Recognition Primed Decision Model
Notes - RPD mostly applied for the situation assessment part of the process, not so much if the searcher had to decide between two or more promising early candidates. One of the main differences of RPD is that most of the time there will not be undue pressure to come to a decision, and that the searcher can spend a lot of time thinking about the problem or gathering information for situation assessment.
Notes - The type of relationship is not really a choice among alternatives, but rather a single, preferred goal. This is different than the normal model, which presents various choice options for this box. However, there is a definite matching process, where the searcher tries to evaluate how well the candidate will fit in to the desired relationship story. If the match is perceived as good enough, the candidate will be selected, otherwise discarded. There may be some feedback if the searcher decides to modify their relationship details in order to successfully match up with a desirable candidate. This could produce a good or bad end result, depending on many factors.
Explanation-Based Model - Possible Sources of Error
Notes - The cue examples given here are of the measurable, objective type. I think the lens model is more suited to these types of cues, rather than trying to use cues that already contain a measure of the searcher's judgment (such as sense of humor or how attractive). This is difficult to avoid; even in the example given here, constantly late, late for one person might not be for another.
The number of cues to characterize a whole person would be enormous. One of the textbooks seemed to imply that something on the order of 50 cues is already a large number. To use the lens model you might have to limit the candidate's criteria to a very specific subset of behaviors.
Lens Model - Possible Sources of Error and Strengths/Weaknesses
Lens Model - Sources of Error, Strengths/Weaknesses (continued)
Dominance Search Model
Notes - While there can be dominance testing in the early stages of partner selection (where you are deciding among several candidates), I felt that most of the relevance was during the �serious� evaluation phase when you are considering a single candidate. Here, the processes such as bolstering and de-emphasizing would come into play when the searcher was trying to justify their promising alternative against ideal standards. The candidate is never going to fully satisfy ALL of the searcher's criteria, and some compromises may have to be made. Some of the concepts of the dominance structuring phase appear to match up with how people typically seem to resolve these issues.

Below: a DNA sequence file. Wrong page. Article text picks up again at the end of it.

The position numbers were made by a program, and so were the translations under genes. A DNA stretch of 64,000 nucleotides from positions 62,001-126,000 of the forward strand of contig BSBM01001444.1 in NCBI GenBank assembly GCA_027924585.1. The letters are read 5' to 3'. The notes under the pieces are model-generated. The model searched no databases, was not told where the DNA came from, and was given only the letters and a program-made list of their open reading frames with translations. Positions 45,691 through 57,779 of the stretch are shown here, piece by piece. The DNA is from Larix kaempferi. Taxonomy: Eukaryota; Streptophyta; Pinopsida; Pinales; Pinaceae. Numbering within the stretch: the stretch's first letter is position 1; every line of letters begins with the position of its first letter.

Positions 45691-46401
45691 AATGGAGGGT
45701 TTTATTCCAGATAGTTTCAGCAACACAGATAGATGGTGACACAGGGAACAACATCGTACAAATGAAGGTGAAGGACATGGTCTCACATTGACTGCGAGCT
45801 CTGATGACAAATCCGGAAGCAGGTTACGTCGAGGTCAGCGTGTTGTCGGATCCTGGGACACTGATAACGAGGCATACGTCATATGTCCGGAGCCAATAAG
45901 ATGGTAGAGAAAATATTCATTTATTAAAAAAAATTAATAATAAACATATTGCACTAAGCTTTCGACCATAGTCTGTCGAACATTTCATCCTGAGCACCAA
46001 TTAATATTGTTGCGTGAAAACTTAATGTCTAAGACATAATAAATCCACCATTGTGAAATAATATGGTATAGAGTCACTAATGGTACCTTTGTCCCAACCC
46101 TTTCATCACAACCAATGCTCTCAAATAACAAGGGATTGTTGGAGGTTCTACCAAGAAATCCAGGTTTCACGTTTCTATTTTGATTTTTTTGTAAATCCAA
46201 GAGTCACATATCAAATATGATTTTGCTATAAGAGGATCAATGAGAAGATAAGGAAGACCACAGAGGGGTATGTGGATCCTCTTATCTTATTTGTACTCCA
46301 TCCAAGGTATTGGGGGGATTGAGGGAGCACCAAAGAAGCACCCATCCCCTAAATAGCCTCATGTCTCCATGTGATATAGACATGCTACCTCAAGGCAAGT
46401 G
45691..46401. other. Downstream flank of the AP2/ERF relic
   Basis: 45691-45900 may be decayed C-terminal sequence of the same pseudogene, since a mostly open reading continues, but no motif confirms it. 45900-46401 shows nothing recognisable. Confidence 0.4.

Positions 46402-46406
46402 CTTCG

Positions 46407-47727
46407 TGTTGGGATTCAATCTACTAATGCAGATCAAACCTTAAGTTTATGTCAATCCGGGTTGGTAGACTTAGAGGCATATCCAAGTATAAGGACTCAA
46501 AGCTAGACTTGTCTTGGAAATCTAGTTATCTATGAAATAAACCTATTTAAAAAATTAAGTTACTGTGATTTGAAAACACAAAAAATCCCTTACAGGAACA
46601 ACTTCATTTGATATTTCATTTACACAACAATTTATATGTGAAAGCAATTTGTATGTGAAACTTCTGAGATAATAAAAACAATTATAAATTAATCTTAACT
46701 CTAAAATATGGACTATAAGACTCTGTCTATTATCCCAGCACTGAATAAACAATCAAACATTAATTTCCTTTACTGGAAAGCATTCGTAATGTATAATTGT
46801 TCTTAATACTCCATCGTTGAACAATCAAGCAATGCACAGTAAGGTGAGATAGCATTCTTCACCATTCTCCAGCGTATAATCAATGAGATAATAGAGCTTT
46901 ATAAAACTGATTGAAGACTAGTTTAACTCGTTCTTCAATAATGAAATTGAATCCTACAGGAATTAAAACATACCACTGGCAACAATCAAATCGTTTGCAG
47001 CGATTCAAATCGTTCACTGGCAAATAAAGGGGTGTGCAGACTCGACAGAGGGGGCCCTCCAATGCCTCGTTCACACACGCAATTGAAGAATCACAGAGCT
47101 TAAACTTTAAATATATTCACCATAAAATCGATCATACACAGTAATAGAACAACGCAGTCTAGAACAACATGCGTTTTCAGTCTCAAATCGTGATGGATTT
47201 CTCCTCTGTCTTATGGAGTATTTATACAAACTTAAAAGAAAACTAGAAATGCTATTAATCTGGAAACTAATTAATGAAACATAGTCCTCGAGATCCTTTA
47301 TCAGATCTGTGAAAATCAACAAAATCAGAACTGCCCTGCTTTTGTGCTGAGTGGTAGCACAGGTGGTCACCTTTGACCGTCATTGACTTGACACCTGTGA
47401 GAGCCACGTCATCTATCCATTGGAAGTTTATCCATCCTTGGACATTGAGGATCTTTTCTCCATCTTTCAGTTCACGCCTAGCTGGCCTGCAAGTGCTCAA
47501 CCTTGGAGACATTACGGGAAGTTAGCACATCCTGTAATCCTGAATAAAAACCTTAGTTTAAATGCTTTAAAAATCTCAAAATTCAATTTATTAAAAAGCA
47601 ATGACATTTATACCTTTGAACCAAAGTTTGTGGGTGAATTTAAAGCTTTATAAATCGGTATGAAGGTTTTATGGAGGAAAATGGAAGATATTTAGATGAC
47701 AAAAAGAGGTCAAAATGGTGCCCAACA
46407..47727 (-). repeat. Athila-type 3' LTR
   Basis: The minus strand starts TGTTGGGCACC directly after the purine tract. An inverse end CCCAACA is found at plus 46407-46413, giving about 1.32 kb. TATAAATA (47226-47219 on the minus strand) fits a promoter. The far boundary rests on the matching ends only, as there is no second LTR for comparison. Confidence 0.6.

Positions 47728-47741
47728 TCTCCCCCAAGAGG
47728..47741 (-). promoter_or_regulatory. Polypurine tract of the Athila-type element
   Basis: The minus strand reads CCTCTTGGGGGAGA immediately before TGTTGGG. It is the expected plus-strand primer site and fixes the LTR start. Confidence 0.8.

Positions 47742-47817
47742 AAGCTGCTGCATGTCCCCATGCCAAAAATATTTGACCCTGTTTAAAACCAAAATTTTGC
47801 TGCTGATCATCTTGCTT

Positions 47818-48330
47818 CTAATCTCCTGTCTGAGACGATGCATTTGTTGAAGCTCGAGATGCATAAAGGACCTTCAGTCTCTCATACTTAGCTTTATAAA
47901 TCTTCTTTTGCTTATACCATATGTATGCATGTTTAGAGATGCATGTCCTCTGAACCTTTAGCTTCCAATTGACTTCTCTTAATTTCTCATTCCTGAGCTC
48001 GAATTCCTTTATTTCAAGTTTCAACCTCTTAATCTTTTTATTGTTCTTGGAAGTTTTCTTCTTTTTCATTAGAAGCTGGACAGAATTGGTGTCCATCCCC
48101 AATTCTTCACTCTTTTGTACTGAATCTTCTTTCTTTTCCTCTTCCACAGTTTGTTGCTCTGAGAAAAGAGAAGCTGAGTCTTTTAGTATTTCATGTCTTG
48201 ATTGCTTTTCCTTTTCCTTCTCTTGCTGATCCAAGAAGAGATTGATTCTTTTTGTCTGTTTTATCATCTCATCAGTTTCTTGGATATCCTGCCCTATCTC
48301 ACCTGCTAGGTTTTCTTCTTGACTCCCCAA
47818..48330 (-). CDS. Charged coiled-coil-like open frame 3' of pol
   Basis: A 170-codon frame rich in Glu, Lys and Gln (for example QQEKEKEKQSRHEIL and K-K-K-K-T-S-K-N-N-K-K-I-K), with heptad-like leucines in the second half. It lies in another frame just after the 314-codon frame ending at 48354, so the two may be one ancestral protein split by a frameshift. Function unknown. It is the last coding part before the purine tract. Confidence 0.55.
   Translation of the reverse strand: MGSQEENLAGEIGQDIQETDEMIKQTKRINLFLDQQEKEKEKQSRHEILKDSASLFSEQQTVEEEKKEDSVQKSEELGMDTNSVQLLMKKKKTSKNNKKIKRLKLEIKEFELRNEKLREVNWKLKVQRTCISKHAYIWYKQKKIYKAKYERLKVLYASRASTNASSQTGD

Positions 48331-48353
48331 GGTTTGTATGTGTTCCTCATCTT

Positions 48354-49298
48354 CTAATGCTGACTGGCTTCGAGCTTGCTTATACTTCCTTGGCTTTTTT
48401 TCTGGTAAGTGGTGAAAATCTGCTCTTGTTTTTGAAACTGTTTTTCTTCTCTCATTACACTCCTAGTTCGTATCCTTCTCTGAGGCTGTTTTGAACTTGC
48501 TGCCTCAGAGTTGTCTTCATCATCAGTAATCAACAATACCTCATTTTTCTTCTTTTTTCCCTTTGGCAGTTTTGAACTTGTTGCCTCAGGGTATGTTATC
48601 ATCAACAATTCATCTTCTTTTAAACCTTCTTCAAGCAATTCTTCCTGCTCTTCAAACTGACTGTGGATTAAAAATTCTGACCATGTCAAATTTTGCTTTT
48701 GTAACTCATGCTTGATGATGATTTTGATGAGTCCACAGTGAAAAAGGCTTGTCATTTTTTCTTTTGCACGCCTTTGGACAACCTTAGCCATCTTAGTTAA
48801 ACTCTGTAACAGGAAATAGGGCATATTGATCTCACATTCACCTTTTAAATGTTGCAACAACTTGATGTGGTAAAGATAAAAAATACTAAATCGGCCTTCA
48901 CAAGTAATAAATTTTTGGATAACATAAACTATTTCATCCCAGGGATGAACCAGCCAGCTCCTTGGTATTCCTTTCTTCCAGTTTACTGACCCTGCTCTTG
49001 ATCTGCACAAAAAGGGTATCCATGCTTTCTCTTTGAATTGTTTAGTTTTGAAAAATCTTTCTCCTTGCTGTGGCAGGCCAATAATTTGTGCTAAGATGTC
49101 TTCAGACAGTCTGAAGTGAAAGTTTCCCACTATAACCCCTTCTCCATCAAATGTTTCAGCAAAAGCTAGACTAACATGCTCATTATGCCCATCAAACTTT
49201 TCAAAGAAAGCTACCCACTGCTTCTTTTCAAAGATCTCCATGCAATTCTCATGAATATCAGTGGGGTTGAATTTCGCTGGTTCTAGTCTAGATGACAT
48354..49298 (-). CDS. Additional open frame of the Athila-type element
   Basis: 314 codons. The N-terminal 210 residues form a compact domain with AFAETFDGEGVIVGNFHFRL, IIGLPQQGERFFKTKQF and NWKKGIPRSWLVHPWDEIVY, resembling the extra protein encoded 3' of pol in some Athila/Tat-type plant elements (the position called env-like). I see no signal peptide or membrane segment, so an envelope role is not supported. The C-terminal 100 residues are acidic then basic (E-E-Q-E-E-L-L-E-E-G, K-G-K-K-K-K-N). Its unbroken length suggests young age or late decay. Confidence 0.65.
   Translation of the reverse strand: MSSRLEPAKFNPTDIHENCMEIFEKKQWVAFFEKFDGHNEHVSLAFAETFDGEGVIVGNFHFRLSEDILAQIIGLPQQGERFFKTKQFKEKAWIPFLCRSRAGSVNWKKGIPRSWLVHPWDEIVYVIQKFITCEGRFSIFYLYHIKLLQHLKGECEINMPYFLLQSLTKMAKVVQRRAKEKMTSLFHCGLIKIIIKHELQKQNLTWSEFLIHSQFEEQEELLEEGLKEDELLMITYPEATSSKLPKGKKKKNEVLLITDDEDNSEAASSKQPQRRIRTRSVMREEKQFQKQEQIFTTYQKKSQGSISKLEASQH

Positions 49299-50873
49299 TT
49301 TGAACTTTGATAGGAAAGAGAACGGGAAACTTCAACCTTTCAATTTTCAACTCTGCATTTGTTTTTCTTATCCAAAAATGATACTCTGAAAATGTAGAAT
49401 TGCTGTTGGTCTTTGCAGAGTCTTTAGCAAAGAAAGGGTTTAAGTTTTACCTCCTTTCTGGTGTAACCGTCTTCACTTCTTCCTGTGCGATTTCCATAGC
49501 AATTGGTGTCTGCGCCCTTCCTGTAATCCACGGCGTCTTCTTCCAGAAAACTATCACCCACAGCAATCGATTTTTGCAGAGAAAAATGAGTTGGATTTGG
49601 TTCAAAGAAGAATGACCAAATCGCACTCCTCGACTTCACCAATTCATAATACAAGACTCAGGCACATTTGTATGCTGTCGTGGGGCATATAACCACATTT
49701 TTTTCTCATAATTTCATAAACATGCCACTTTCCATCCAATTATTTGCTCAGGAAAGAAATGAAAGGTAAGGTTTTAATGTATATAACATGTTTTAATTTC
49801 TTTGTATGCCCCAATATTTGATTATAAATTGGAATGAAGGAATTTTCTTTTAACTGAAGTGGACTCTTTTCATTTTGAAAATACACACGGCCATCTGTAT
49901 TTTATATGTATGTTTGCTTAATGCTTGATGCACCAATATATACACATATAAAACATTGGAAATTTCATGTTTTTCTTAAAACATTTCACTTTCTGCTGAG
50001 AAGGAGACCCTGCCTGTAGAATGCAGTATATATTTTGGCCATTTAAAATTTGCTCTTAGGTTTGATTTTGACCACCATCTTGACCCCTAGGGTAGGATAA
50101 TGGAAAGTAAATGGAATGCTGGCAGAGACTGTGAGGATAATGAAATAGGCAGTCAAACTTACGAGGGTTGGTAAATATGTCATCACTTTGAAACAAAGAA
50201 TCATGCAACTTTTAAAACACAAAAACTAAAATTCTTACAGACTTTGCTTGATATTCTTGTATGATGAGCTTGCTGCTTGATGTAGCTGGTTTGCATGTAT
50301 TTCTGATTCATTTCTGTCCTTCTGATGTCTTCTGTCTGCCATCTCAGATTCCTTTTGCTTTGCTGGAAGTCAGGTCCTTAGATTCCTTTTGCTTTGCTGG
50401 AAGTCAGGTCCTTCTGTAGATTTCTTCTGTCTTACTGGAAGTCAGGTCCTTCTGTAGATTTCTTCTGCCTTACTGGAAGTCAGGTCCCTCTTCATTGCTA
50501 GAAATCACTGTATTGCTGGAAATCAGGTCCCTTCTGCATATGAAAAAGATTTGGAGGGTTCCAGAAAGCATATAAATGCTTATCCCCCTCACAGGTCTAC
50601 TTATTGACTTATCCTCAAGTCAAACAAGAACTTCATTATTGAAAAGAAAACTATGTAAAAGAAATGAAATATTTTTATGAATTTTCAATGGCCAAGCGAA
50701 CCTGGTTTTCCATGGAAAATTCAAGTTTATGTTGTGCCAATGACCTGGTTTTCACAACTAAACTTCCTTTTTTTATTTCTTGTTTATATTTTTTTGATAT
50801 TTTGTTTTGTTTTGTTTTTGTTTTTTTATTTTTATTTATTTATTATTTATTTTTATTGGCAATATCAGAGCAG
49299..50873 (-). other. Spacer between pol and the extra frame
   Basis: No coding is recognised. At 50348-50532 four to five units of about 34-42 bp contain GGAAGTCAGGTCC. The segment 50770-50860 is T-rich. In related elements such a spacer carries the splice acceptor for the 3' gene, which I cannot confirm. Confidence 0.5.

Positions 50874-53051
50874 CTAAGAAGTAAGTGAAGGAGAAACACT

Dominance Search Model - Possible Sources of Error
Conceptual Functionality of a Spouse Selection Decision Support System
Notes - Concentrate the aid where it will do the most good - what the searcher has the most control over (internal vs external items) One way this could be done is in helping to structure an ill-defined problem by helping the searcher clarify their requirements or fill in details about the type of relationship they want (the relationship choice in the explanation model). This might be done via some sort of questionnaire or text based elicitation, then the DSS provides options about choices that the user could refine. The DSS should be adaptable to the user's methodology - some people might be top-down processors, starting with a high level goal and working downward, while others might prefer a bottom-up approach by providing very detailed behaviors and then working to combine those into more easily understood (for the purposes of decision making) goals.
What I had in mind for the lens model was something similar to police profiles. By having a very large database, you might be able to somewhat accurately predict the candidates characteristics based on the cues supplied by the searcher. In theory this ought to be possible (although the inherent success rate would still be nowhere near 100%) but in practice you would have to limit the number of cues to something manageable. And even if you had a proven model, the searcher might still refuse to use the results if it presented disconfirming information, since the choice is such a personal, emotional one.
Testing the Hypothesis
Notes - A successful choice is a hard thing to define. You might have to limit it for the purposes of a study to something like 5 or 10 years of a stable, happy marriage (and you would have to rely on the participants for feedback, which would likely be biased anyway) instead of a whole lifetime. Maybe lifetime is too rigid a definition in any event. These days, perhaps a 10 year marriage that ends in a friendly manner might be classified as a success.
Also see my Systems Engineering Approach to Finding a Partner.
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people are either still trying to decide or else regret their choice.